“It is one of the leading doctrines of Romanism that the pope is the visible head of the universal Church of Christ . . . and has been declared infallible. He demands the homage of all men. The same claim urged by Satan in the wilderness of temptation is still urged by him [Satan] through the Church of Rome, and vast numbers are ready to yield him homage” (ibid., 48).

“Marvelous in her shrewdness and cunning is the Roman Church. She can read what is to be. She bides her time, seeing that the Protestant churches are paying her homage in their acceptance of the false Sabbath. . . . And let it be remembered, it is the boast of Rome that she never changes. The principles of Gregory VII and Innocent III are still the principles of the Roman Catholic Church. And has she but the power, she would put them in practice with as much vigor now as in past centuries” (ibid., 507–8).

“God’s word has given warning of the impending danger; let this be unheeded, and the Protestant world will learn what the purposes of Rome really are, only when it is too late to escape the snare. She is silently growing into power. Her doctrines are exerting their influence in legislative halls, in the churches, and in the hearts of men. She is piling up her lofty and massive structures, in the secret recesses of which her former persecutions will be repeated. Stealthily and unsuspectedly she is strengthening her forces to further her own ends when the time shall come for her to strike. All that she desires is vantage ground, and this is already being given her. We shall soon see and shall feel what the purpose of the Roman element is. Whoever believe and obey the word of God will thereby incur reproach and persecution” ( ibid., 508–9).

Bear in mind that these quotes are not taken from an obscure work of White’s that nobody ever reads. They are from what is probably her single most popular volume, The Great Controversy.”

Love,
Matthew

The Great Disappointment – 7th Day Adventists

“Most people know little about the Seventh-day Adventists beyond that they worship on Saturdays, not Sundays. But there’s more to this unique sect.

Adventist History

The Seventh-day Adventist church traces its roots to American preacher William Miller (1782–1849), a Baptist who predicted the Second Coming would occur between March 21, 1843, and March 21, 1844. Because he and his followers proclaimed Christ’s imminent advent, they were known as “Adventists.”

When Christ failed to appear, Miller reluctantly endorsed the position of a group of his followers known as the “seventh-month movement,” who claimed Christ would return on October 22, 1844 (in the seventh month of the Jewish calendar).

When this didn’t happen either, Miller forswore predicting the date of the Second Coming, and his followers broke up into a number of competing factions. Miller would have nothing to do with the new theories his followers produced, including ones that attempted to save part of his 1844 doctrine.

Miller had claimed, based on his interpretation of Daniel and Revelation, that Christ would return in 1843–44 to cleanse “the sanctuary” (Dan. 8:11–14, 9:26), which he interpreted as the earth. After the disappointments of 1844, several of his followers proposed an alternative theory.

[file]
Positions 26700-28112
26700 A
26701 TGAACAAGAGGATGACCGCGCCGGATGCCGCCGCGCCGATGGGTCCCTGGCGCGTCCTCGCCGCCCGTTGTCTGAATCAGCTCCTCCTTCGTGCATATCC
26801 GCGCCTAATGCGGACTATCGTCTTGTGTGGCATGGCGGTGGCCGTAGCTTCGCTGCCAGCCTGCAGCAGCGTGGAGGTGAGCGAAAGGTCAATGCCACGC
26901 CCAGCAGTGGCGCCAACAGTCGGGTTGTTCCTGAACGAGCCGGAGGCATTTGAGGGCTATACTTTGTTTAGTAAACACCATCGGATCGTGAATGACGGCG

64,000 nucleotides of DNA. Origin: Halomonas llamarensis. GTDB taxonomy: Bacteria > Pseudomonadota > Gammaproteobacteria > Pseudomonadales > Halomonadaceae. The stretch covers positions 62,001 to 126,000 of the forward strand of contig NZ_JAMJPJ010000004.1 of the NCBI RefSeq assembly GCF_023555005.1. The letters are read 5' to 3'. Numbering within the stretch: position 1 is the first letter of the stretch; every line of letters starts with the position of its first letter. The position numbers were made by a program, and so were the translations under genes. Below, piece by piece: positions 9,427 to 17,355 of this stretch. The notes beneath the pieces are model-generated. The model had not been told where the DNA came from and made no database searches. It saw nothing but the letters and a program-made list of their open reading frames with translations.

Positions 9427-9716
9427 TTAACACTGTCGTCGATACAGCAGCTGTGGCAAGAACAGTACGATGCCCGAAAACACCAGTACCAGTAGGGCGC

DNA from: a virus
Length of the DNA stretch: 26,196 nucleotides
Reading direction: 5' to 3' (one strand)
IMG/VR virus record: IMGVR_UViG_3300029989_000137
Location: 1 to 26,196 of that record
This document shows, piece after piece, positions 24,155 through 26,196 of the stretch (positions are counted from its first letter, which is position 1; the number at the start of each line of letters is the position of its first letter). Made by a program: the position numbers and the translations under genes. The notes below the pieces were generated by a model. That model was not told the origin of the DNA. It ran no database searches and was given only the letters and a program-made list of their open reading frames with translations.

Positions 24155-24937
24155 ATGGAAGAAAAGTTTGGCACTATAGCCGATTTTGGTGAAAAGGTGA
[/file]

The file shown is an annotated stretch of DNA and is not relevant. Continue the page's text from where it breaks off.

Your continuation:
While walking in a cornfield on the morning of October 23, 1844, the day after Christ failed to return, Hiram Edson felt he received a spiritual revelation that indicated that Miller had misidentified the sanctuary. It was not the earth, but the Holy of Holies in God’s heavenly temple. Instead of coming out of the heavenly temple to cleanse the sanctuary of the earth, in 1844 Christ, for the first time, went into the heavenly Holy of Holies to cleanse it instead.

Another group of Millerites was influenced by Joseph Bates, who in 1846 and 1849 issued pamphlets insisting that Christians observe the Jewish Sabbath—Saturday—instead of worshipping on Sunday. This helped feed the intense anti-Catholicism of Seventh-day Adventism, since they blamed the Catholic Church for changing the day of worship from Saturday to Sunday.

These two streams of thought—Christ entering the heavenly sanctuary and the need to keep the Jewish Sabbath—were combined by Ellen Gould White, who claimed to have received many visions confirming these doctrines. Together with Edson and Bates, she formed the Seventh-day Adventist denomination, which officially received its name in 1860.

Few Christian groups straddle that fine line between sect and denomination as does the Seventh-day Adventist (SDA) Church.

On the one hand, its more than 20 million members profess belief in many tenets of Christian orthodoxy, including the Trinity and Christ’s sacrificial atonement on the cross.

On the other hand, its murky origins and collection of eccentric doctrines and practices place it on the fringes of Christianity.

In The Great Disappointment—named after the failed eighteenth-century prophecies of Christ’s return that sparked the Adventist movement—takes a deep dive into SDA history and theology, giving you a thorough understanding of its key beliefs and how they stack up to Catholic truths.

Although Seventh-day Adventism may be best known for its insistence on a Saturday Sabbath and traditionally strict rules about diet and lifestyle, Staples says we should pay more attention to the seven major errors in its doctrines.

The Great Disappointment takes you through each error (God has a body, Ellen Gould White was a unique prophet of Christ’s return, the human soul is not immortal, etc.) and refutes it with solid scriptural evidence and commonsense philosophy.

The SDA Church has influenced modern Christian culture in ways well beyond its numbers.”

Love,
Matthew